And what if Ekeler succumbs to injury yet again? The usual suspects remain behind him in 2nd-year man Joshua Kelley and 4th-year back Justin Jackson. Jackson sports the more versatile skillset of the two, while Kelley was used mainly in short-yardage situations. At least that was the role setup by former Head Coach Anthony Lynn. But his 3.2 yards per carry (YPC) was hardly flashy. Jackson, on the other hand, equaled Ekeler’s 4.6 YPC and was tied for second on among the RBs with 14 forced missed tackles (14), per PFF.

If none of that impresses you, it’s probably in line with how Los Angeles feels. Which is why they spent a 6th-round pick on Missouri’s Larry Rountree. His 40 rushing TDs in four years in the SEC could give fans some serious Mike Tolbert vibes.

Wide Receivers

I don’t know what else needs to be said about Keenan Allen. In eight career seasons, Allen has over 100 targets in six of them. For four straight years, he hasn’t seen fewer than 136. In his first year with Herbert, he saw 147 and had his third 100-reception season in his last four years. For as big of an arm as Herbert has, Allen’s yards per reception (YPR) failed to crack 10.0 for the first time in his career.

I’m not one to believe much coachspeak, but Lombardi has come out and said the Saints offense (which we’ll see elements of as I’ve noted now for the 751st time in this write-up) feeds the X receiver. He specifically said that Mike Williams was an X, not Keenan Allen. We can take that belief however we like. Allen’s current ADP of WR10 via FantasyPros could have some risk if we believe it, or it could be a steal if he can bump up his YPR.

It’s hard not to love the way that Mike Williams plays football. He lays it all out on the line, an admirable trait. It’s also a lot of what has capped his potential as a former top-7 draft pick. His ability on 50/50 balls is one of the best in the league. He has finished in the Top 10 in the league three years in a row in the number of contested catches. His career YPR of 16.7 suggests the former coaching staff felt his best asset was just getting downfield and going up to get the football. What if Williams is actually a good route runner and Lombardi helps unlock him as the X receiver in this new offense? His ADP as of this writing is WR54. I’m taking that gamble eight days a week — twice on Sundays.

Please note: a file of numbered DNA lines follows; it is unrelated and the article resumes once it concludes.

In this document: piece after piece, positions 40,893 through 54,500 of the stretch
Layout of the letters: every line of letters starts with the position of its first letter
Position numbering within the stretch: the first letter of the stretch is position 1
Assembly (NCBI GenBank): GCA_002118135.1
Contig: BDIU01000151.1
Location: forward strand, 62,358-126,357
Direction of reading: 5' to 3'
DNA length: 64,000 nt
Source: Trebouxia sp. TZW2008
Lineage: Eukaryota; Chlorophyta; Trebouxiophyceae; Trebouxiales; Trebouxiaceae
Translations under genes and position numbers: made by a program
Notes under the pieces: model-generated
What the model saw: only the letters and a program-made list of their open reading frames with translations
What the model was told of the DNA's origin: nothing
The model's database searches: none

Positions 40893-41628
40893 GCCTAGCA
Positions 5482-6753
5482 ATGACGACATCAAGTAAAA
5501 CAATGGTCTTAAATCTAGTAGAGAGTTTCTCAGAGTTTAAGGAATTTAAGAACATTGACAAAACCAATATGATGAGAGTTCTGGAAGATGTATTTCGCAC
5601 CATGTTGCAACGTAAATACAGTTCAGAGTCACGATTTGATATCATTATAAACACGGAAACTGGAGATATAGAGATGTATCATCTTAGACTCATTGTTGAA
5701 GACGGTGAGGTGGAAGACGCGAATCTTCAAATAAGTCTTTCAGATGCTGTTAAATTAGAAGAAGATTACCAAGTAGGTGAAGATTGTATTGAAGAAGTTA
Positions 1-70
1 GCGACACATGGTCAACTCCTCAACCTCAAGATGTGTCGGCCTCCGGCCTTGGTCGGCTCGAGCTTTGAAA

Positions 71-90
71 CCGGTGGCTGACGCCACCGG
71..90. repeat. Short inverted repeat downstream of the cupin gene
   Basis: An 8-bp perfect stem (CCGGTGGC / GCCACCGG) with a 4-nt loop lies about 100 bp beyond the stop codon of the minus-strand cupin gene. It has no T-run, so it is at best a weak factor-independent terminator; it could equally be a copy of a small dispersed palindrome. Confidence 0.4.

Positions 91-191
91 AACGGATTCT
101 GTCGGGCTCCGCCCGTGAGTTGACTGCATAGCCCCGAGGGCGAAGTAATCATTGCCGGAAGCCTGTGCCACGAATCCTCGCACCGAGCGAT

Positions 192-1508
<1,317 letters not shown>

Williams’ reckless style of play makes the receivers behind him and Allen noteworthy. Jalen Guyton and Tyron Johnson made some nice plays in this offense last year. Both have the ability to get downfield and could be used often as Herbert looks to do what he does best — throw it deep.

Rookie Josh Palmer is an interesting name as well. A 3rd round pick out of Tennessee, Palmer lacked elite college production, with no more than 34 receptions and never topping 500 yards in a season. He scored only seven touchdowns in four years. So what’s there to love? At 6’1″ 210 pounds, he has the size to profile as an outside receiver and has the ability to line up inside and take advantage of smaller corners. The Chargers seem to like him, and with a good camp, could earn some playing time over Guyton and Johnson, two guys with no draft capital. (Both were undrafted free agents.)

Tight Ends

With the departure of Hunter Henry to New England, the Chargers had a glaring hole at TE. With Lombardi coming over from New Orleans, it made sense to bring in a face that knows the offense. Jared Cook has been a solid presence at TE for several teams over the last half-decade or so. He should have every opportunity to be that again this year. (Henry was 2nd on this team in targets a year ago.) Cook has four straight years with 60 or more targets. Over his last two years with the Saints, he has scored 16 touchdowns. We talk all the time about how TEs need to score TDs for a shot at a TE1 finish. Cook will have a chance to be a dark horse TE1, given his TE19 ADP.

Behind Cook is former XFL standout Donald Parham. And what makes him stand out? How about the fact he’s 6’8″. Yeah, that’s a big boy. Parham saw some work last year, seeing 20 targets and catching ten of them. Three of those were TDs. The Saints had no issue targeting TEs in the red zone, and I have a feeling Lombardi won’t either. If Herbert is to keep his passing touchdowns around last year’s number (31), I won’t be surprised if Cook, Parham, and even rookie Tre’ McKitty, total 10+ touchdowns in 2021.